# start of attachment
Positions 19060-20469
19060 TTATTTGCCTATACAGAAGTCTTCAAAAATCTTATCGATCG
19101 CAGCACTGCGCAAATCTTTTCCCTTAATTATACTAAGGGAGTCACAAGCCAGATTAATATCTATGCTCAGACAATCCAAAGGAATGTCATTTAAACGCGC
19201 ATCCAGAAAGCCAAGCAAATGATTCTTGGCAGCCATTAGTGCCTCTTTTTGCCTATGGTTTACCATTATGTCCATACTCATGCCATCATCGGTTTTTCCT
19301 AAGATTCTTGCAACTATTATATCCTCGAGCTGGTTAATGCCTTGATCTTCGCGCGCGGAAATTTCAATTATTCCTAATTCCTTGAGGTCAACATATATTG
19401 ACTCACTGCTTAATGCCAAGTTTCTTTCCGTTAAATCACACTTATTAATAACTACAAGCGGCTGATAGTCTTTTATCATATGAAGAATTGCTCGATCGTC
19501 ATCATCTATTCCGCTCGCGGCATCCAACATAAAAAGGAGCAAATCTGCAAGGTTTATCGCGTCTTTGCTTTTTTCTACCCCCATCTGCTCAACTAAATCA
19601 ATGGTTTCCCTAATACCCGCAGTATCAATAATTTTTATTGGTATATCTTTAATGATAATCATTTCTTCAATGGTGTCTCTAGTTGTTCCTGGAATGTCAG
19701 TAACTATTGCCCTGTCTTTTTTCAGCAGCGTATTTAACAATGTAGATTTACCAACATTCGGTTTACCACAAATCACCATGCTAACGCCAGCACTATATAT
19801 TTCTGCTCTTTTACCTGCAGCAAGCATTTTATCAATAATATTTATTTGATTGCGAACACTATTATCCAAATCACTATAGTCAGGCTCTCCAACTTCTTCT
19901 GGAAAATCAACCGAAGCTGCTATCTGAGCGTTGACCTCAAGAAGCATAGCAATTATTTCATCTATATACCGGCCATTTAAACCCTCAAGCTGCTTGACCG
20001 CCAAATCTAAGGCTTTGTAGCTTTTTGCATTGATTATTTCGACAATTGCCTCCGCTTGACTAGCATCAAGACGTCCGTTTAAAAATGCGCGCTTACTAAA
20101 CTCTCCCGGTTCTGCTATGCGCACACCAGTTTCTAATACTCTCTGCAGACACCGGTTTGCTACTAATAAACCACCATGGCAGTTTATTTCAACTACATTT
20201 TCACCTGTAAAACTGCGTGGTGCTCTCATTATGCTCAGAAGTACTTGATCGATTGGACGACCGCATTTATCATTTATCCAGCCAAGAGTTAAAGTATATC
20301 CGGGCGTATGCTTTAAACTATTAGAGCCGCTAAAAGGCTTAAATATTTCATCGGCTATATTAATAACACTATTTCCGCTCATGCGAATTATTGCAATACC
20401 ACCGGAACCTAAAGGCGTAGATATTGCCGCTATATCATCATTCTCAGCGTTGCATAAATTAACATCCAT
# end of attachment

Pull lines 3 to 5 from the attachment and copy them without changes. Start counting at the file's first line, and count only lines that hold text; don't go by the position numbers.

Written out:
19101 CAGCACTGCGCAAATCTTTTCCCTTAATTATACTAAGGGAGTCACAAGCCAGATTAATATCTATGCTCAGACAATCCAAAGGAATGTCATTTAAACGCGC
19201 ATCCAGAAAGCCAAGCAAATGATTCTTGGCAGCCATTAGTGCCTCTTTTTGCCTATGGTTTACCATTATGTCCATACTCATGCCATCATCGGTTTTTCCT
19301 AAGATTCTTGCAACTATTATATCCTCGAGCTGGTTAATGCCTTGATCTTCGCGCGCGGAAATTTCAATTATTCCTAATTCCTTGAGGTCAACATATATTG